From: Nicola Musatti (Nicola.Musatti_at_[hidden])
Date: 2007-05-04 13:44:01
Gennadiy Rozental wrote:
>> I believe there are two problems in Gennadiy's proposal: the granularity
>> is too fine
> It's natural separation by independent libraries
I might agree if they really were independent, but in many cases they
are not. On the other hand there are a number of rather large libraries
that have fewer dependent ones.
>> and the constraint of releasing Boost in a single whole is going to make
>> things unnecessarily hard.
> Which constrain?
I'm under the impression that in your scheme you expect to be able to
assemble a complete Boost release by choosing the appropriate releases
of all the component libraries.
>> A better approach would be to separate from core Boost some of the larger
>> libraries once and for all. I'm thinking of Serialization, Spirit, Python,
>> possibly a few others. In most cases other libraries should not depend on
>> (i.e. Preprocessor is not a good candidate). Where dependencies exist they
>> should either be removed or moved to reside within the separate library
>> serialization support for core libraries should be supplied by
>> serialization and
>> not core [as I believe it is now, at least in many cases]).
>> These libraries should be developed, tested and released separately,
>> against the
>> most recent release of core. It will be up to each library mantainers'
>> team to
>> decide whether to "port" one or more released versions of their library to
>> releases of Boost Core, while they work on a new major release.
> 1. This in no way address problem developing and releasing libraries that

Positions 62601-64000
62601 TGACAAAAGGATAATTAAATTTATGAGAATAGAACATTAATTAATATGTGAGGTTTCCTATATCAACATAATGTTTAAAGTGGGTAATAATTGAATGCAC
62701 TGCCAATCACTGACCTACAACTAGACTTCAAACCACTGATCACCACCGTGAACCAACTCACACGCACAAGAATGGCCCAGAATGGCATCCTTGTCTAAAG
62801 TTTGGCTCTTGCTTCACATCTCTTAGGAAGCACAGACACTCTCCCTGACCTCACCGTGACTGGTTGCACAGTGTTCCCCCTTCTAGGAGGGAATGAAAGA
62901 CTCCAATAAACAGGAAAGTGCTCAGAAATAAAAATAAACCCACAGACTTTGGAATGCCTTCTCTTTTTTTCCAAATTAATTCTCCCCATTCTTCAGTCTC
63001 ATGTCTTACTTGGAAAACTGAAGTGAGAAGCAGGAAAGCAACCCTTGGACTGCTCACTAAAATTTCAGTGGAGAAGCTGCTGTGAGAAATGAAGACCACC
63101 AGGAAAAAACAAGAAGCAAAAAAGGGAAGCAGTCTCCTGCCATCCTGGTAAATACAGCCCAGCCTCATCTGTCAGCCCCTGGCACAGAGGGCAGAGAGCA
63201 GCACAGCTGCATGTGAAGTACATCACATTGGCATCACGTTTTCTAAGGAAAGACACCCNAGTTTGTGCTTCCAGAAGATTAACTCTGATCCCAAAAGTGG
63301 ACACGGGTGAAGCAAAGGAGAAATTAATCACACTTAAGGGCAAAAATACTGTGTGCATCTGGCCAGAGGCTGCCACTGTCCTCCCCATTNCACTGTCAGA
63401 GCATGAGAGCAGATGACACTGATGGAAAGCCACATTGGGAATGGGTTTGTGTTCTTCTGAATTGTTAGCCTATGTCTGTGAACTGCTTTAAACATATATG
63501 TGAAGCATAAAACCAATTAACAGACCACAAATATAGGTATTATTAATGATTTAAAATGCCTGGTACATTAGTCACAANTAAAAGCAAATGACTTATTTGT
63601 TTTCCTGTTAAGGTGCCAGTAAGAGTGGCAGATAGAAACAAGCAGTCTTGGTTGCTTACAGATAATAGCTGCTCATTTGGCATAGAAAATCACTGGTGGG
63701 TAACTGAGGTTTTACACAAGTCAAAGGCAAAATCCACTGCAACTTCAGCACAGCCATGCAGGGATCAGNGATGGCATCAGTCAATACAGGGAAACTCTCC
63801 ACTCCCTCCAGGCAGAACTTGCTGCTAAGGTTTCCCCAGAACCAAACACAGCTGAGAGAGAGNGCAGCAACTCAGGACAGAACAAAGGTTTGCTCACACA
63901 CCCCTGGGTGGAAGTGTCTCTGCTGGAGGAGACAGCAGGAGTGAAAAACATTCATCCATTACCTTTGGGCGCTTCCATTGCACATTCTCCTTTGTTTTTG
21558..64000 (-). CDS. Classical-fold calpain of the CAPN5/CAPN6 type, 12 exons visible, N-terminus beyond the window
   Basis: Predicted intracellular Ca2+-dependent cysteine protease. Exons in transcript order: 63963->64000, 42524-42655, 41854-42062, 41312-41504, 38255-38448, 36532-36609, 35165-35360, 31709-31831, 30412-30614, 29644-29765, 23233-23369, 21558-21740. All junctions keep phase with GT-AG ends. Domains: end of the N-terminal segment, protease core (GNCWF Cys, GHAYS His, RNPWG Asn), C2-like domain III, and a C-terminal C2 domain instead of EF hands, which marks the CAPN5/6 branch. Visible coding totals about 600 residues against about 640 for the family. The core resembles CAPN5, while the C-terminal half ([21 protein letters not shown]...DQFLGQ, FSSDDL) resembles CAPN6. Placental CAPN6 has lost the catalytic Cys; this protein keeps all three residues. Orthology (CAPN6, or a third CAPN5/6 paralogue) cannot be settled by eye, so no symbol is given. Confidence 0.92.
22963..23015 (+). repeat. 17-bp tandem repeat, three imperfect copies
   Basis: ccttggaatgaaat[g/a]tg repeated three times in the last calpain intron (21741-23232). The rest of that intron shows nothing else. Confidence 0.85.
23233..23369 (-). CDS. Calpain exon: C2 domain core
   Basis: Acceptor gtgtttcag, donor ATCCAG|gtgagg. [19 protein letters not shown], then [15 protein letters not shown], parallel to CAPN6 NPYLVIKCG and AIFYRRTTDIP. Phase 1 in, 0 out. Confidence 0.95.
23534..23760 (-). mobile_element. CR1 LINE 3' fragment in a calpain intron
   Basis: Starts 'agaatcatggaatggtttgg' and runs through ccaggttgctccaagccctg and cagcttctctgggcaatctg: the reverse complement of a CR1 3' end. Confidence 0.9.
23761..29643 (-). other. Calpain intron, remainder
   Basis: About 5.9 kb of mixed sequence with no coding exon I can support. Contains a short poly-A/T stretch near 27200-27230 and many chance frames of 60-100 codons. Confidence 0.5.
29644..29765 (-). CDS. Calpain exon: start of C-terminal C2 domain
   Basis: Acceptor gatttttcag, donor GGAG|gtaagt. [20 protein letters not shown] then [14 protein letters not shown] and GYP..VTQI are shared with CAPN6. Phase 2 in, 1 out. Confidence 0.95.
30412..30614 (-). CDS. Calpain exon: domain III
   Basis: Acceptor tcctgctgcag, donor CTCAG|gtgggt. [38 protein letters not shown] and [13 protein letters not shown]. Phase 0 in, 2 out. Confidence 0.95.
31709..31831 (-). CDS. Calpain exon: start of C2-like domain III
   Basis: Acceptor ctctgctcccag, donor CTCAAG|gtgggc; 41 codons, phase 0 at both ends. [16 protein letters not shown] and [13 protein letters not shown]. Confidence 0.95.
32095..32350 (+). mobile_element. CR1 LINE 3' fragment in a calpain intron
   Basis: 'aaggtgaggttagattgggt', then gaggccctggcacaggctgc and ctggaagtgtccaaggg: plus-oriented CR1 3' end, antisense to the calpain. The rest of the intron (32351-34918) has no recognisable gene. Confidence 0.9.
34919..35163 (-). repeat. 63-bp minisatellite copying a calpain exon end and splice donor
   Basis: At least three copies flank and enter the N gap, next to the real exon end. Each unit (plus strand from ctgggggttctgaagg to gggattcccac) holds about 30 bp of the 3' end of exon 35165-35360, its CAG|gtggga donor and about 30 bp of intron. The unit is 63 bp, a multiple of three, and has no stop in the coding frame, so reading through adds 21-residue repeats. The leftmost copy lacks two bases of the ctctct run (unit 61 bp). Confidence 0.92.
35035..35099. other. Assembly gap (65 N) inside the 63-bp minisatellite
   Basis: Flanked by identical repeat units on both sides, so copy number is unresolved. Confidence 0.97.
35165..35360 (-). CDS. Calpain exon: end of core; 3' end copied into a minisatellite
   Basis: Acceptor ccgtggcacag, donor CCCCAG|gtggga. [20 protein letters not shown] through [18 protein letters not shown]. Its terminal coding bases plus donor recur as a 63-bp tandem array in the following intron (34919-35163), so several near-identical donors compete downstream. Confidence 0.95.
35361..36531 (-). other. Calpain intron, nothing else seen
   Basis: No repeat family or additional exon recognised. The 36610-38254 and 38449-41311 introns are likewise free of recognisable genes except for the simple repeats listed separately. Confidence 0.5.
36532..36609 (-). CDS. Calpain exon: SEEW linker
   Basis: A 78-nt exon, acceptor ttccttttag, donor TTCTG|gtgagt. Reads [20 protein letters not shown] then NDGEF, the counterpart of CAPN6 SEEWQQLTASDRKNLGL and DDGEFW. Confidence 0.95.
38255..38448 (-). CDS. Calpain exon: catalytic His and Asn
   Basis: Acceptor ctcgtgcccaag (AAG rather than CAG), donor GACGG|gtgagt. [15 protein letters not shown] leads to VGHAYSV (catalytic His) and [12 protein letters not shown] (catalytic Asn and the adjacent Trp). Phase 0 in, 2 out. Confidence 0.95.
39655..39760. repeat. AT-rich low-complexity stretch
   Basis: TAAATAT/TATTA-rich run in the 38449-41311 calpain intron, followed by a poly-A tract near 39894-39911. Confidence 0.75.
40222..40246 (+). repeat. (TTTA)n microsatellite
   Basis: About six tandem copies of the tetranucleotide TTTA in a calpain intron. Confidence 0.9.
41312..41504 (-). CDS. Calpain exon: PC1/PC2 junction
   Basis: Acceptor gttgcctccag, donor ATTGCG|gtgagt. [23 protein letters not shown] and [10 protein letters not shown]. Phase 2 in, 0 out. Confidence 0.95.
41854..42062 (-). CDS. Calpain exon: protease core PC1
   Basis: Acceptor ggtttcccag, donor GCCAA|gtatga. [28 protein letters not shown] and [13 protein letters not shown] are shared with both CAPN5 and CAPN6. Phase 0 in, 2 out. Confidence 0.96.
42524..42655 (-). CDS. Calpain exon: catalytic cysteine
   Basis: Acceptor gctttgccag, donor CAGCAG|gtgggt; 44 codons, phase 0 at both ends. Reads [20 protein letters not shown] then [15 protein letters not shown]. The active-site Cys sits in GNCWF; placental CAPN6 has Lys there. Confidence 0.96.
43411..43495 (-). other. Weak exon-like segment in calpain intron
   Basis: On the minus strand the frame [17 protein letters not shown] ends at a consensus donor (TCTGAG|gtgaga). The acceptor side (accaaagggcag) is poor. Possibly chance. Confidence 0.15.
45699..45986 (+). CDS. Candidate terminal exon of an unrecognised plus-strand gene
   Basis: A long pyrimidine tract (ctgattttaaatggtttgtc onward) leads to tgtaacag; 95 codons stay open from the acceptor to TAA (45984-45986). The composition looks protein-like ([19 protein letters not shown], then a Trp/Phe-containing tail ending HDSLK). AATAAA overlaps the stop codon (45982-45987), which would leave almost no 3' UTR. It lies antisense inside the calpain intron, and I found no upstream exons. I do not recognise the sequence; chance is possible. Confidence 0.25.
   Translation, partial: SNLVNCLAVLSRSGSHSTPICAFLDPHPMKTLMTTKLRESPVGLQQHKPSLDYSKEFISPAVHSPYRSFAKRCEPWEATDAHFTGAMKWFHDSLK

> other depend on. And this is biggest problem IMO
All that is needed is to shift the release date of the split libraries
some 2-3 months after the release of core, assuming a six month release
cycle. Core developers will take advantage of the more manageable size
of the library collection they work on, while split libraries'
developers will gain from the resulting period of Core's guaranteed
> 2. You proposition leads to the separated librarties to be potencially
> unusable with latest boost release. This is not a good thing IMO.
People that only use core will be able to switch to a new release
immediately; those who need one or more of the separated libraries will
have two wait up to three months. On the other hand by reducing Core
Boost to a much more manageable size than whole Boost is nice, the
chances of hitting planned release dates should increase. If you
consider how long people have been waiting for the libraries that were
introduced/improved in 1.34, not to mention those that are expected for
> 3. Who make this decision? Which libraries are "core" and which are
This will have to be agreed upon, considering size, dependencies and
breadth of applicability. Ideally library authors should offer to split
off their libraries if they think it reasonable. In a way Robert Ramey
is already heading in a similar direction with Serialization. I think he
should be encouraged to do so, but within an agreed upon setup, rather
than in total independence, so that other authors may benefit from the
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